Pollution of the N-Delta, by Oil Companies, Posted to the Web on August 15, 2006.
… // …
People at the grass-roots unfortunately are not benefiting from the increased exploitation of non-timber forest resources. Middlemen package most of the harvest for urban markets, where they make huge gains. Very little returns to the rural economy; in general, there is a net transfer of resources from the rural to the urban areas.
Occupational Disorientation: One of the greatest challenges to human development in the Niger Delta region is how to win people back to the traditional livelihoods that sustained them in the past. As in other parts of the country, younger people have left the rural areas.
Many youths, even those still residing in rural areas, are mainly interested in rent-seeking from oil operations in the form of standby money or oil bunkering, hostage-taking and sabotage of oil pipelines areas. Fishing and agriculture have suffered so much from environmental problems and social challenges, and from the neglect of successive governments, that it is very difficult to motivate young people to take an interest in these livelihoods. Many youths, even those still residing in rural areas, are more interested in rent-seeking from oil operations in the form of standby money or oil bunkering, hostage-taking and sabotage of oil pipelines.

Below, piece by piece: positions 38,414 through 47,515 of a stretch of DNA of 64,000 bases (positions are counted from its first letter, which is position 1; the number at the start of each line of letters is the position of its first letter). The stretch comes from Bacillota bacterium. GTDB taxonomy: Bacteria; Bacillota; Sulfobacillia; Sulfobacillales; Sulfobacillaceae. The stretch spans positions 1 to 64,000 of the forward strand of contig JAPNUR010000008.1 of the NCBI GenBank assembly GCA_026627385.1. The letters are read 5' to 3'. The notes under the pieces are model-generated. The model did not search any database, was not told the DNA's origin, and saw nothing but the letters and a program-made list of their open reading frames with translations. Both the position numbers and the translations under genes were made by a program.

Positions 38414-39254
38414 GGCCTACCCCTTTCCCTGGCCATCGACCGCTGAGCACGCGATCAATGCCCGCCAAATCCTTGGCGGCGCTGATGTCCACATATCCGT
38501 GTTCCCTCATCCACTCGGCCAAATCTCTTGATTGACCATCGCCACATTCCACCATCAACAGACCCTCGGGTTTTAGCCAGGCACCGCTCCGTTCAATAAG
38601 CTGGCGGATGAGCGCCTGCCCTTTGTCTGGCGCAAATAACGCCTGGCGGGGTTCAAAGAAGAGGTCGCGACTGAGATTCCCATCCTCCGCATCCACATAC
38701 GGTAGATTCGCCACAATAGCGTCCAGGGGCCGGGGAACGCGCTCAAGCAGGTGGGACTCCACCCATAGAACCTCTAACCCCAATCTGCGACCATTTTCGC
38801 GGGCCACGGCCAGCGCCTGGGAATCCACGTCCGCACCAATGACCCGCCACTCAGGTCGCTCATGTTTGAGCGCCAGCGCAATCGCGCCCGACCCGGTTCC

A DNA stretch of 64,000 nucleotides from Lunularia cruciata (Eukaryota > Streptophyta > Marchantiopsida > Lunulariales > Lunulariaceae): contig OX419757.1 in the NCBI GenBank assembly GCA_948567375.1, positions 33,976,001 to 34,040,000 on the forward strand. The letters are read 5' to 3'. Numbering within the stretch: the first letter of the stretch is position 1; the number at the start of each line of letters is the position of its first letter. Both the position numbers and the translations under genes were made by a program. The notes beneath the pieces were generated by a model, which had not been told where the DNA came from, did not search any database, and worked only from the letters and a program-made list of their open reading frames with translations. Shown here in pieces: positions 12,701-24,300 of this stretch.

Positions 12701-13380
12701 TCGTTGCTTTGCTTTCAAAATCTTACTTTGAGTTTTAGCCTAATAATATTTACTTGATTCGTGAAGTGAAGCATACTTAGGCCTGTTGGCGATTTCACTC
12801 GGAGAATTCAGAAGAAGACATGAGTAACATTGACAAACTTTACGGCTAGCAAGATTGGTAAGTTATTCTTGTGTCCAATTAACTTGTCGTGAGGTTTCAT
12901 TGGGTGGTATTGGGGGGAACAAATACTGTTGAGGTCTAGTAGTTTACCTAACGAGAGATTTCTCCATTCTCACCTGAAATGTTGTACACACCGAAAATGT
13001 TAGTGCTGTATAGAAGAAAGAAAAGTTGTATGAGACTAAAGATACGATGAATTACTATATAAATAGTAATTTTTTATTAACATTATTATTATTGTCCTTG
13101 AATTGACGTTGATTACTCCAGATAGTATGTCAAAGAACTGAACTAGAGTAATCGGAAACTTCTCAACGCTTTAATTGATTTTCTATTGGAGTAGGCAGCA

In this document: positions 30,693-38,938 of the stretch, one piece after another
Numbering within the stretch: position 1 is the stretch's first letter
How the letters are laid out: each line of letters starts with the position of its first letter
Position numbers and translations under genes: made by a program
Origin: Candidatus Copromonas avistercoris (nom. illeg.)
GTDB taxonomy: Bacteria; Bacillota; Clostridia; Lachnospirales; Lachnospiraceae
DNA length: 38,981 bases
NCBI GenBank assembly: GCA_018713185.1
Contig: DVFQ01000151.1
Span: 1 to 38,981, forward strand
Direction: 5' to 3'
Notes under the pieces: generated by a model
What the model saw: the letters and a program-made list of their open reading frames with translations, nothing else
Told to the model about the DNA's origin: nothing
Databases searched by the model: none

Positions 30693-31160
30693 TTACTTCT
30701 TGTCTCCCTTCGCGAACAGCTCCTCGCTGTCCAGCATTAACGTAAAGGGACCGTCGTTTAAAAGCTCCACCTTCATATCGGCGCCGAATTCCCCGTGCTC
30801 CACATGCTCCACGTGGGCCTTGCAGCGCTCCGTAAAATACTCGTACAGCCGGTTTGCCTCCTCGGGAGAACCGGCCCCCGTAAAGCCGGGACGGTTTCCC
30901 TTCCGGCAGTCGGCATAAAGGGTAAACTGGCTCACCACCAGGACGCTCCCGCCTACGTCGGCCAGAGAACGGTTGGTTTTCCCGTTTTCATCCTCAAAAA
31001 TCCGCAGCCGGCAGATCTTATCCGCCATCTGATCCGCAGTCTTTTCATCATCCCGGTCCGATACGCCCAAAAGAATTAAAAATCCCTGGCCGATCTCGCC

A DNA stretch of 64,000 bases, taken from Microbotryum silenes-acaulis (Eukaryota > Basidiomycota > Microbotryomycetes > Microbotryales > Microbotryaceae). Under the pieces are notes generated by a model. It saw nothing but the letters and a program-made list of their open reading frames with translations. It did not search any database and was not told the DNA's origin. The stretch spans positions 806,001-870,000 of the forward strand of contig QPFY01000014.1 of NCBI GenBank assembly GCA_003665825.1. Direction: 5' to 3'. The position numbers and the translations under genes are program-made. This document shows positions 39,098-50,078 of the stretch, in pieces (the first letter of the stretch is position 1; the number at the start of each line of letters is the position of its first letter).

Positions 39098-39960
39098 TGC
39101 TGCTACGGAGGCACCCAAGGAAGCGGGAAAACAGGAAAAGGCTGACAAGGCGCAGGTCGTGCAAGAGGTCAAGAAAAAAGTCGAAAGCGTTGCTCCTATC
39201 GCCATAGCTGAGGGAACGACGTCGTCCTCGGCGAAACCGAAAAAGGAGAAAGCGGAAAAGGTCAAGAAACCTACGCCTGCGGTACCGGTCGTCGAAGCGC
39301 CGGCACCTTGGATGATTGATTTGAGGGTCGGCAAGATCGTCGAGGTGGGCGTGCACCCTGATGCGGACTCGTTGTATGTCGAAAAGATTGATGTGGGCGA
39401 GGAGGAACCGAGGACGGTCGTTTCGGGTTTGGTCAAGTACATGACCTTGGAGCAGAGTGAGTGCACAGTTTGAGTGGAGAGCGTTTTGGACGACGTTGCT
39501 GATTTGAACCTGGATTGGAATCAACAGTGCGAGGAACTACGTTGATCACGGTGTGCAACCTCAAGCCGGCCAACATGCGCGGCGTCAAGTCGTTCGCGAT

The fundamental issue is how traditional occupational pursuits can exist with oil production activities in an atmosphere of mutual suspicion and recrimination. Interest in traditional economic pursuits such as agriculture and fishing cannot be promoted as long as easy money flows from the oil companies, albeit on an unsustainable basis.
Another concern is the increase in the number of sex workers and indulgence in casual sex by both men and women. The repercussions are discussed in the following chapters on HIV&AIDS and livelihoods. (Read the whole of this very long article on Vanguard).